Technology visa should be introducedto allow highly skilled workers from abroad to educate and upskill ourworkforce
Fine Gael Senator for Cork South Central,Deirdre Clune, has today (Friday) welcomed the release of two reports bythe Expert Group on Future Skills Needs (EGFSN), which provides an overviewof both the supply and demand of skills in Ireland.
“Overall, the findings of these tworeports highlight the significant number of job opportunities in Irelandfor those who have expertise in areas such as languages, ICT and engineering.This raises an immediate need, however, for the development of high-levelICT skills in Ireland across second and third level education so that wecan produce highly skilled graduates to fill these jobs.
“Since 2009, there has been an increasein the number of people sitting higher level computing programmes, whichis a positive step towards building a highly skilled ICT workforce in Ireland,but it does not go far enough. In 2011, the largest number of jobs sourcedfrom outside the European Economic Area was in the ICT sector as we justdon’t have the home grown talent here in Ireland.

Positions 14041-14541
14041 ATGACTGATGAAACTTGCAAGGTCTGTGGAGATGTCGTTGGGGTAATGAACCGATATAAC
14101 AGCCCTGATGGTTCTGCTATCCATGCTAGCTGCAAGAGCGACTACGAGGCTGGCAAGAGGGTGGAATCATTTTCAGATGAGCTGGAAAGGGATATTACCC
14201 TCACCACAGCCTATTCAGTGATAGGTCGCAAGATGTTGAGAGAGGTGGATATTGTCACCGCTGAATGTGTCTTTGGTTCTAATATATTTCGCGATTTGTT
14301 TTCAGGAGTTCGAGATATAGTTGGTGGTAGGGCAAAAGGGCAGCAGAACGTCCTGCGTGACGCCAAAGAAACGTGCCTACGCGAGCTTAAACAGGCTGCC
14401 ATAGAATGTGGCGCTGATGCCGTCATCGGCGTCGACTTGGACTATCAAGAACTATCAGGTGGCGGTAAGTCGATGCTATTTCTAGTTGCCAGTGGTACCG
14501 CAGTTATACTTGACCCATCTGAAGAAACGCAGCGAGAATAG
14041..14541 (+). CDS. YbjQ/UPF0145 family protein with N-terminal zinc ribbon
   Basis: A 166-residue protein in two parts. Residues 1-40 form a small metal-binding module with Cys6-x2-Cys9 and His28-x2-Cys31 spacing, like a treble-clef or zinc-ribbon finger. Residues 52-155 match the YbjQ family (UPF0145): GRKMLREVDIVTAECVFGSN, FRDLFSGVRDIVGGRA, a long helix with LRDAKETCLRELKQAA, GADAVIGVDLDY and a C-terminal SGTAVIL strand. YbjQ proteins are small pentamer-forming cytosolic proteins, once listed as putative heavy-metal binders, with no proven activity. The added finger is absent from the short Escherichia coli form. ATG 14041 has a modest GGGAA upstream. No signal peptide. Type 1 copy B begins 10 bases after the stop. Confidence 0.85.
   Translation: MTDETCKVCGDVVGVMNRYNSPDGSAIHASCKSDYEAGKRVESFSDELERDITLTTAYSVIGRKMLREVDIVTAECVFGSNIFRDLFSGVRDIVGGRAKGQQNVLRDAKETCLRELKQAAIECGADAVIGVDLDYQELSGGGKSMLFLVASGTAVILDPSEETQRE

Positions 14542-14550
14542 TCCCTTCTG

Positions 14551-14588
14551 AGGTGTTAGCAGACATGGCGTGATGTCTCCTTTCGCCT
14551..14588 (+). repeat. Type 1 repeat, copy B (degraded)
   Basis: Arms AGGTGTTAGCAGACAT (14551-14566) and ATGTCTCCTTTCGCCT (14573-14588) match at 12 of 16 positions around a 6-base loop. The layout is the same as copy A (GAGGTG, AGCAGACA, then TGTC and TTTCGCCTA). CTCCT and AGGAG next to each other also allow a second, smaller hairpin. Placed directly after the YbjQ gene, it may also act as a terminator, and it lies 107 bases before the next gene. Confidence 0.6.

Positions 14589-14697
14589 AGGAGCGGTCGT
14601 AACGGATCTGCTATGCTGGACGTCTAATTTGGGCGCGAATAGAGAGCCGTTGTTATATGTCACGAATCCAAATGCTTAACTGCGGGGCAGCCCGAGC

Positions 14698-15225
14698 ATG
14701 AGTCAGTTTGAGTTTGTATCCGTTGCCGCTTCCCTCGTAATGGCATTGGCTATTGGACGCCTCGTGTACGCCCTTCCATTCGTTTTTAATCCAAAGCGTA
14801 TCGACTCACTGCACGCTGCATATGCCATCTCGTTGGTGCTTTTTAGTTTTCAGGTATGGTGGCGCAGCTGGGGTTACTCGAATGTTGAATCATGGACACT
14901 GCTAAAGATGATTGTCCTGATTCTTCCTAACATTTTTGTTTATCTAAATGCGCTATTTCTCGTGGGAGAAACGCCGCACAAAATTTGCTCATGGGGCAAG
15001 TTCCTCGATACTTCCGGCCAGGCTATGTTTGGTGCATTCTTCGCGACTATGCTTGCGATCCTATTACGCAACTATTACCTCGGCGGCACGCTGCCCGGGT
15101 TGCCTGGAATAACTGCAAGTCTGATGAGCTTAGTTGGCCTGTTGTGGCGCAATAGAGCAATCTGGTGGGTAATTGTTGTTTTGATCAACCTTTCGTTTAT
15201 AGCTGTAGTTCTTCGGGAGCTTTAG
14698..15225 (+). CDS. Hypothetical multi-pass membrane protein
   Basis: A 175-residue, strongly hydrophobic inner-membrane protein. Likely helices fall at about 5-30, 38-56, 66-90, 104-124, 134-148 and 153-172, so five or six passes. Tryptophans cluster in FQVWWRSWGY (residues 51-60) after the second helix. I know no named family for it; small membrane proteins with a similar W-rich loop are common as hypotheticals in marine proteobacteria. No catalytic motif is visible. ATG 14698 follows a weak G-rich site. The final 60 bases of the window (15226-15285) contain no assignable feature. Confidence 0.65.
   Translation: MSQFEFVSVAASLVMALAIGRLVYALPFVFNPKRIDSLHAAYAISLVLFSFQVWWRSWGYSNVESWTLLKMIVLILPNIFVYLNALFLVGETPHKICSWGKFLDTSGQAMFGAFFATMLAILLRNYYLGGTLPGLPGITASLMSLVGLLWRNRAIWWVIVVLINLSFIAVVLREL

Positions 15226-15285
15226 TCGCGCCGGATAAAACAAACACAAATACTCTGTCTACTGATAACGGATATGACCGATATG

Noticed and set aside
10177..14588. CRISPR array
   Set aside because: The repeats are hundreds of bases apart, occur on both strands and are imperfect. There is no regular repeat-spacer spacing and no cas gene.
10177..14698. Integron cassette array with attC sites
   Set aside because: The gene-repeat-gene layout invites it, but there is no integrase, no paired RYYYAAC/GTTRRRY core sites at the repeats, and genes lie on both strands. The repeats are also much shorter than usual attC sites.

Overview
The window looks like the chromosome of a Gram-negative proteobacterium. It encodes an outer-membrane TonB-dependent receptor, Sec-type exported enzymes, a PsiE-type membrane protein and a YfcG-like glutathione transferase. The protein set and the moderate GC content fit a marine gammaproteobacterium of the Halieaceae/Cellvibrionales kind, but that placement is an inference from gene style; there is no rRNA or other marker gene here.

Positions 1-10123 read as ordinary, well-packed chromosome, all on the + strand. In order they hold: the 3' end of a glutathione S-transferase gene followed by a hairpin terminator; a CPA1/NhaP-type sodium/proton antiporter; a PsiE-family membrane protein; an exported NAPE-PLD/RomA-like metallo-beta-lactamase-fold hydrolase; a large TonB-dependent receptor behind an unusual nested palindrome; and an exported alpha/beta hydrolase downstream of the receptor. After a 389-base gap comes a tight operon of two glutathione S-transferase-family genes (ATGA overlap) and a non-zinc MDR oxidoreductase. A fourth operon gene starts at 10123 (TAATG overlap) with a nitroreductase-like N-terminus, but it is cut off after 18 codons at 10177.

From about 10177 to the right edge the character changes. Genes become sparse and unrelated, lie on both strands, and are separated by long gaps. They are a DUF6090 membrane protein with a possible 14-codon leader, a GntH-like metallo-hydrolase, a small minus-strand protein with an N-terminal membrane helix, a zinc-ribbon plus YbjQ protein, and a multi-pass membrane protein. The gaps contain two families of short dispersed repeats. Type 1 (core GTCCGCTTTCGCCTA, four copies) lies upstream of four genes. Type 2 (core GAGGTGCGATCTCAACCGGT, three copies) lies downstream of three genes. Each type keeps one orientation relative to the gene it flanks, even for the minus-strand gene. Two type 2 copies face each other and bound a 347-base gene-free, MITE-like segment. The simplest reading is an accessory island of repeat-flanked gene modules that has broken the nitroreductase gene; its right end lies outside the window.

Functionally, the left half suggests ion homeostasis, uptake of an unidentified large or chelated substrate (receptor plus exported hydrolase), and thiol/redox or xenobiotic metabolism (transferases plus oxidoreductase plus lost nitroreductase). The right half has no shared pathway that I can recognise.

“Another area of concern is the difficultyIrish companies experience when they try to bring in highly skilled workersto train and upskill its workforce as they find it extremely difficultto get visas for them. I believe that a technology visa should be introducedwhich would allow highly skilled workers to train and upskill existingand new employees. This visa would provide the talent that technology companiesin Ireland are crying out for, and educate our workforce at the same time.
“Open Ireland is an organisationwhich seeks to develop Ireland as a technological and economic powerhouseand is strongly pushing for the introduction of a technology visa. It isestimated that there will be 20,000 vacancies for ICT positions in thenext 12 months.
“This is not just an Irish problem,there is a global shortage of highly skilled ICT workers with other countriessuch as the US and Germany being forced to look abroad for talent. Thispresents an excellent opportunity for Ireland to position itself as theplace to go for companies sourcing these skills.
“To do this, we must address theeducation and visa issue as a matter of urgency to ensure that we don’tmiss the boat.”